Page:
A new state report confirms sinkhole insurance claims are rising in Florida, costing insurers millions of dollars in payouts and expenses, cropping up in counties where they have not been a problem in the past, and showing no signs of abating.
For the years 2006 through 2010, sinkhole claims have cost Florida property insurers $1.4 billion- and that figure could top $2 billion by the end of this year, according to a report from the Office of Insurance Regulation (OIR). For the years 2006 through 2010, the 211 insurers surveyed reported a statewide total of 24,671 claims, both open and closed.
Insurance Commissioner Kevin McCarty told a Florida Cabinet meeting last month that “the evidence is overwhelming” that sinkholes are an insurance problem.
“Our state has had many challenges over the years,” McCarty said. “Now we have a new set of challenges.”
The cost and number of these claims have been rising every year. Insurers paid $209 million in 2006, a number that was up to $406 million in 2009. The number of claims has tripled, going from 2,360 in 2006 to 3,842 in 2007, 4,531 in 2008, and 7,244 in 2009. Already in 2010, there have been 6,694 claims reported-which OIR estimates is only three-quarters of what will be filed by year’s end.
The claims are also spreading geographically, according to OIR. Not surprisingly, two-thirds can be traced to three counties: Hernando, Pasco and Hillsborough, often referred to as Sinkhole Alley. But now claims are coming in greater numbers from Miami-Dade and Broward counties. For 2006 to 2009, these two counties represented only 2.9 percent of total claims but thus far in 2010, they account for to 4.2 percent. Not only is the number of claims in these two counties on the rise, but the total losses and expenses are also up, a trend that the report describes as “statistically significant due to the fact that this area is generally not subject to sinkhole activity.”
More than 88 percent of the reported claims have occurred in the following counties: Hernando, Pasco, Hillsborough, Pinellas, Marion, Polk, Orange, Citrus, Alachua, Volusia, Broward, Seminole and Miami-Dade.
McCarty said only a small fraction or about one percent of the claims are catastrophic and render the homes uninhabitable. Many of the claims involve cracks in foundations and driveways, often related to houses settling. The majority are settled for between $30,000 and $40,000 but even ones that do not involve payouts affect insurance costs, McCarty noted, because insurers must still test and drill on the properties to verify there is no major sinkhole threat, and these tests can cost as much as $15,000 each.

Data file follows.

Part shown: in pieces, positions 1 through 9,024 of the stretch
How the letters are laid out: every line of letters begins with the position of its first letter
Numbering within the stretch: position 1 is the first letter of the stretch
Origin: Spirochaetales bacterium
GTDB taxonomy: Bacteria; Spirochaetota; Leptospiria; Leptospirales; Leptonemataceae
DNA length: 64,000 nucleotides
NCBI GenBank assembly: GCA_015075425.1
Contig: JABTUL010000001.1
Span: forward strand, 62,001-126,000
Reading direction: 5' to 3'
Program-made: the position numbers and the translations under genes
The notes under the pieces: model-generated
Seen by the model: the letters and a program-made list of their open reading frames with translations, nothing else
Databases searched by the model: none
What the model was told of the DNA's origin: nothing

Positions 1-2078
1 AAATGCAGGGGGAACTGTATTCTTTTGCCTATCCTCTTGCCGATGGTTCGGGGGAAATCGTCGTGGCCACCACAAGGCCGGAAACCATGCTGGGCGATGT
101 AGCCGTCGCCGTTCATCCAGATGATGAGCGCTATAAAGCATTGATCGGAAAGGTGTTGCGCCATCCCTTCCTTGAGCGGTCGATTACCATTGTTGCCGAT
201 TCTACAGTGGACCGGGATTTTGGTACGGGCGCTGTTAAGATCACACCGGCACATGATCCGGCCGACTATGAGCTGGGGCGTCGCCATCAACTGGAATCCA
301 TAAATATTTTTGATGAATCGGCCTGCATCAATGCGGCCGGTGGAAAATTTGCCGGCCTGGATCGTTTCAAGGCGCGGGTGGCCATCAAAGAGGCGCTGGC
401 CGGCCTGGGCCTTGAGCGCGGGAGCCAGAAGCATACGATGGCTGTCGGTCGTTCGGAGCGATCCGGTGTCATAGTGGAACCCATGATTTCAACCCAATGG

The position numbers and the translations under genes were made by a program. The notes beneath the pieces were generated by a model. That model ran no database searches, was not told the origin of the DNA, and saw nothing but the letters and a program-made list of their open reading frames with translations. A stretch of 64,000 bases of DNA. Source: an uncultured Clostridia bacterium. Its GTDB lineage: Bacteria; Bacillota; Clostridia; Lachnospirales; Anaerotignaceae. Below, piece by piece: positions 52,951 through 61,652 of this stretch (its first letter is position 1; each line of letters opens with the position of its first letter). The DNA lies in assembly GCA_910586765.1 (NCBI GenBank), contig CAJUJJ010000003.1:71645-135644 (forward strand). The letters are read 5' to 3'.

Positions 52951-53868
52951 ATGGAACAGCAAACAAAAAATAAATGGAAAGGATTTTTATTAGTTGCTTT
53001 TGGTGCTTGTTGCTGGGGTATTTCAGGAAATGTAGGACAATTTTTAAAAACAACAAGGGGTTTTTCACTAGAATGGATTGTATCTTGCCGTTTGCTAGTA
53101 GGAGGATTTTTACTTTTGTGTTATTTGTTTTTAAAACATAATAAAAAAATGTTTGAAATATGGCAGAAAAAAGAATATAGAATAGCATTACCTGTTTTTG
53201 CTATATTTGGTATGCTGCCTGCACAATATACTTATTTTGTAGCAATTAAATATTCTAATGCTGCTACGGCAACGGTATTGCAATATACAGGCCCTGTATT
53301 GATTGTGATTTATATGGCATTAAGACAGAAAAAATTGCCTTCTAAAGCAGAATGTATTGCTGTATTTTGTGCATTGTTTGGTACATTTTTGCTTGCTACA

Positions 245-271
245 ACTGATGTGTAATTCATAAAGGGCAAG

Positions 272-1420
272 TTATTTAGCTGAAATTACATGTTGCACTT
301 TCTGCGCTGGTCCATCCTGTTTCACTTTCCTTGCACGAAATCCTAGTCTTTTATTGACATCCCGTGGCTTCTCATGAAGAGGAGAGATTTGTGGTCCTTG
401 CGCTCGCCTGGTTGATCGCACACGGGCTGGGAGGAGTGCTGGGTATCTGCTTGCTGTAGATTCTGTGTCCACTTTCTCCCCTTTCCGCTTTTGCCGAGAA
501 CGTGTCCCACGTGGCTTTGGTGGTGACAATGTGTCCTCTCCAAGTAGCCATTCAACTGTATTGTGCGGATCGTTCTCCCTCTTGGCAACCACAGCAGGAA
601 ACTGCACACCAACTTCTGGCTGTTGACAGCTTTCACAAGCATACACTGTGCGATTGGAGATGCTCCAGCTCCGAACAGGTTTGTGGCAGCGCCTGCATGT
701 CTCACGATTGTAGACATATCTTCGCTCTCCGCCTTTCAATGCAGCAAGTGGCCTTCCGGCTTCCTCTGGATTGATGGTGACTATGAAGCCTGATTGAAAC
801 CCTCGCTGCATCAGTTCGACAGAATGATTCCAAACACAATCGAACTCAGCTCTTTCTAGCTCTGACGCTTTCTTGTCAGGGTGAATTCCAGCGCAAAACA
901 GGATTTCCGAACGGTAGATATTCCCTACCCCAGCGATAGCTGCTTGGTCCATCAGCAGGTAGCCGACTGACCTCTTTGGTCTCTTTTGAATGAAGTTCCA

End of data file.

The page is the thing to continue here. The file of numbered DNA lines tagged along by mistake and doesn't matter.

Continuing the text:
McCarty said the OIR has been unable to determine how many of the claims are legitimate and how many have been drummed up by advertisements by public adjusters but he did say, “[T]here is a correlation with increased participation of public adjusters.”
McCarty cited sinkholes as one of the major cost drivers of insurance premiums in the state, along with the cost of reinsurance, the state’s replacement cost methodology, and fraud related to reopened claims and bogus discounts for storm mitigation efforts.
Attorney General Bill McCollum asked McCarty if there is anything that could be done other than raise premiums to cover the claims.
McCarty said his department is looking “on many fronts” including possibly changing policy language regarding the definition of structural damages. He also said some people have suggested the creation of a sinkhole insurance fund or a facility to do some of the engineering reports or repairs needed.
The state’s largest property insurer, Citizens Property Insurance, cited the cost of sinkhole claims in requesting a rate increase for next year. Citizens said it took in $19.6 million in premiums for sinkhole coverage in 2009 but has paid out $97 million in claims costs.
The OIR report noted that Citizens and one other large insurer have begun giving policyholders the option of dropping sinkhole coverage.
In other business, the Cabinet approved a change in the property insurance mitigation discount form to require that inspectors (other than licensed engineers) who sign an inspection form must personally inspect the property or face hefty penalties and possible criminal prosecution. The change was mandated by new legislation passed in 2010.
McCarty also reported on second quarter financial results of insurers writing property insurance in Florida. He said the picture remains consistent with the first quarter. For the two quarters, 125 of 199 carriers reported a net increase in surplus, while 74 reported losses. About 58 percent lost money on underwriting, while 42 percent managed an underwriting profit.
McCarty, whose OIR appointment is subject to approval by incoming Gov. Rick Scott, newly-elected CFO Jeff Atwater and the Cabinet, said he hoped he would still be in office come January but acknowledged that it could be his last Cabinet appearance and thanked the members for the opportunity to serve.
Outgoing Gov. Charlie Crist thanked McCarty for doing an “extraordinary” job.